Greatness Agenda

Trump Is Saving NATO, Not Threatening It

We’ve all been the victim of an information operation directed at us by the Washington foreign policy “Blob.”

Since announcing his bid for the presidency in 2015, Donald Trump has been slaughtering many sacred cows, none as precious as those in foreign policy—a category dominated by what former Obama adviser Ben Rhodes accurately described as “The Blob.”

That is why the Blob went along with former President Barack Obama’s hapless quest to besmirch Trump’s name by falsely accusing him of being Putin’s patsy. Everything for the Blob has to be framed in the context of Obama’s great lie about Trump and Russia. Therefore, anything Trump does on foreign policy is suspect (unless it’s bombing more Mideast countries or killing 200 Russian mercenaries in eastern Syria, as he did two years ago).

For instance, the president has been in an ongoing spat with Germany, a key NATO partner. For years, Trump has sought to coax Germany (and other NATO countries) into paying the minimum 2 percent of their national GDPs on defense, as the North Atlantic Treaty requires. But these European states have opted to pay the bare minimum for NATO membership while redirecting their money into massive welfare states.

Europeans assessed that the Americans would do the fighting and dying against any potential Russian invasion while they would live comfortably, thanks to all of the money they saved from not having to pay for their own defense. At a time when the traditional NATO members, such as Germany, are obsessed with the threat of a resurgent Russia, these same European states are welching on their commitments to the alliance.

More galling is Germany’s unapologetic reliance on Russian natural gas, a key strategic lever that Moscow routinely uses to impose its will upon Europe. President Trump has been understandably irate by the blasé attitude Berlin takes toward its supposedly sacrosanct commitments to NATO while America remains on the hook for everything.

This summer, President Trump decided that he needed to change the calculus.

Trump ordered nearly 12,000 U.S. forces out of Germany. After this “stunning” announcement, suddenly, unconfirmed sources within the intelligence community leaked to the press that those pesky Russians had placed bounties on the heads of U.S. troops fighting the Pentagon’s hopeless and endless war in Afghanistan.

Supposedly, a particularly vicious unit of Russia’s intelligence services paid elements of the Taliban to kill U.S. military personnel in Afghanistan. It was all very salacious. On top of that, these unnamed sources within the Blob accused the president of refusing to discuss the matter with Putin.

And, just like that, the media narrative shifted. It was no longer about how Trump was trying to hold Germany’s feet to the fire to be a better NATO partner (which, of course, is precisely what Trump was doing). The narrative now was about how dangerous Trump is as president in that he clearly wants to do Putin’s bidding. That, these unknown sources deep within America’s elephantine defense community claim, is proof that the removal of U.S. forces from Germany is to benefit Russia . . . or something.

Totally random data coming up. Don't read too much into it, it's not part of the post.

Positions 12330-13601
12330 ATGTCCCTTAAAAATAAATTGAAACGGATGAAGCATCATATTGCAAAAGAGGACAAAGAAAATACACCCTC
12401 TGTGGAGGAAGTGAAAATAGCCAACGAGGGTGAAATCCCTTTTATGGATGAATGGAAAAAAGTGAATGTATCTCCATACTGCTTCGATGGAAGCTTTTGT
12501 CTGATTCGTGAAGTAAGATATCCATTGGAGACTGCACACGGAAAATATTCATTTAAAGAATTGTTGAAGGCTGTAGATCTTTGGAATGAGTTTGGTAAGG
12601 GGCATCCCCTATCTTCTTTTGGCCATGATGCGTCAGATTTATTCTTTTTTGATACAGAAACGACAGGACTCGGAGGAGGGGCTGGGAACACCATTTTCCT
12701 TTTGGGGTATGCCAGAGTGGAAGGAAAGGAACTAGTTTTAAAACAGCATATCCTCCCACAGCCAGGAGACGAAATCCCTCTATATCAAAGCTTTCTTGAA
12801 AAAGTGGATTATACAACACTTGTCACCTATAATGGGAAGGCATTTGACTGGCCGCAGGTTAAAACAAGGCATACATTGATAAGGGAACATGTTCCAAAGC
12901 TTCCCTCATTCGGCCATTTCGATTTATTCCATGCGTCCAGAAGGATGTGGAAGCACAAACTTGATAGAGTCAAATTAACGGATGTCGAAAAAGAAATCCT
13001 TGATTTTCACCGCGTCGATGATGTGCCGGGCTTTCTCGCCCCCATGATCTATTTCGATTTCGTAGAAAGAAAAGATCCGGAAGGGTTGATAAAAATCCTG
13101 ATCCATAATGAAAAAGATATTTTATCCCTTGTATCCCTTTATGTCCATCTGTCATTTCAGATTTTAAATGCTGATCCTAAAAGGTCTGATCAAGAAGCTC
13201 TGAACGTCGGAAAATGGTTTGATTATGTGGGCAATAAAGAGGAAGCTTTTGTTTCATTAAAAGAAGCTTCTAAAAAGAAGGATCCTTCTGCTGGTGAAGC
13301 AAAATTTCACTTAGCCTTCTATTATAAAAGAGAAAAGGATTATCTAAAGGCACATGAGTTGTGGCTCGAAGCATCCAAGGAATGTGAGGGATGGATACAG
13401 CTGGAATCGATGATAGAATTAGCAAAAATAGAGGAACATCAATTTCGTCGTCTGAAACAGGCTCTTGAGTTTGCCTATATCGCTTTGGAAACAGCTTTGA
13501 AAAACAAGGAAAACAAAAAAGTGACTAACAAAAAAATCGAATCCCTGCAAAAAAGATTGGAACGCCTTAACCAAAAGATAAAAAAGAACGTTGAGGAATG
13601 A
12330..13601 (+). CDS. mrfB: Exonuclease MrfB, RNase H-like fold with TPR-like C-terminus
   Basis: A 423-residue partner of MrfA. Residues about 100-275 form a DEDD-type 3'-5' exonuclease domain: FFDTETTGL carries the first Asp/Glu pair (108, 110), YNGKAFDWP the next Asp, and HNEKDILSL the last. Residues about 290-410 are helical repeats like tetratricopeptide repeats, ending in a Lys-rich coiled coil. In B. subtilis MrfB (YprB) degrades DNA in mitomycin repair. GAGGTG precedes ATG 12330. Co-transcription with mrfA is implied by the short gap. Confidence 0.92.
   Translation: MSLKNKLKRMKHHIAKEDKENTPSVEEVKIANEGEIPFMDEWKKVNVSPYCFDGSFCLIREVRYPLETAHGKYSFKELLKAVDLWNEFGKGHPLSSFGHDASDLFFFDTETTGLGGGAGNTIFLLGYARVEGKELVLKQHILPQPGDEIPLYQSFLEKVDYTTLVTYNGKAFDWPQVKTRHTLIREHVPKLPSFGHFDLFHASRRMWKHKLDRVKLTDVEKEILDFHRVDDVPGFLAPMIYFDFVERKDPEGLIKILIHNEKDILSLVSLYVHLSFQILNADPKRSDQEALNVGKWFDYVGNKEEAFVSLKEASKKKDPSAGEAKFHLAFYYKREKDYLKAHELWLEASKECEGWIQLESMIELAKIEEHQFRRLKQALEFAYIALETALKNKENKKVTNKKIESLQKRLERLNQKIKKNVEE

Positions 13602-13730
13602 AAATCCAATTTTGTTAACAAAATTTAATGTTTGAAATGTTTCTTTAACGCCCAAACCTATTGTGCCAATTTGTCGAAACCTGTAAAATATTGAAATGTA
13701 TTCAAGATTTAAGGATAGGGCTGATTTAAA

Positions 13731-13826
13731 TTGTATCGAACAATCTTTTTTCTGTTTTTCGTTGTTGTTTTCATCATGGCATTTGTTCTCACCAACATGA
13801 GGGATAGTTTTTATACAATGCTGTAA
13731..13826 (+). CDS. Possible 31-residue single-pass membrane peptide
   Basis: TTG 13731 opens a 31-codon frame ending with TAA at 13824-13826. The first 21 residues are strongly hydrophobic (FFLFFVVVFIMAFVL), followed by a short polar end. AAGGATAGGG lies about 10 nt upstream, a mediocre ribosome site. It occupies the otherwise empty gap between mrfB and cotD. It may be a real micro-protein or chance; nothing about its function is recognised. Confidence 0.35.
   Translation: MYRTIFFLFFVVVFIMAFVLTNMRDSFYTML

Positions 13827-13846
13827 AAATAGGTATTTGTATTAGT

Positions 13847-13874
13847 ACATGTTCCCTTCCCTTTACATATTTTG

As for the “intelligence” that Trump ignored Russian bounties on U.S. forces in Afghanistan: it was unvetted. Remember, the last time a U.S. president acted upon raw intelligence, America ended up invading Iraq in a quixotic search for weapons of mass destruction. It is, therefore, rare for raw intelligence to be passed on to the president. Even if it had been, as some sources claim, it was hardly actionable. And the idea that Trump would float such uncorroborated claims to Putin is an absurd expectation.

What you haven’t heard is that the bulk of U.S. forces being removed from Germany are moving to newer bases in Poland and will be fully funded by Poland.

So, not only has Poland been living up to their NATO commitments, but they will be paying the Americans for their time (unlike Germany)!

Trump isn’t weakening NATO at all. He’s rewarding the few states, such as Poland, for being strong and reliable allies and punishing those deadbeat members, like wealthy Germany, for skimping (as any landlord would do).

Neither is Trump serving Russian interests by removing U.S. forces from Germany. By moving the bulk of those forces out of Germany and into Poland, the new frontier with Russia, Trump is complicating Russian designs for that region.

Since many of the former Obama Administration’s lackeys remain firmly enmeshed in the Blob today (they are likely the source of these leaks aimed at President Trump), it is important to remember that one of Obama’s first acts as president was to remove the ground-based ballistic missile defense system that former President George W. Bush had promised to Poland.

In effect, Obama neutered Poland and actually weakened NATO in the face of a militarily resurgent Russia.

Trump is now moving large numbers of Americans into Poland with an implied threat to Moscow: any move on Poland will risk a direct U.S. military response.

And unlike the Germans, the Poles will have America’s back. So the last thing that Putin wants is to have American tripwires just a few hundred miles away from his border, as will be the case once those forces have moved fully into Poland.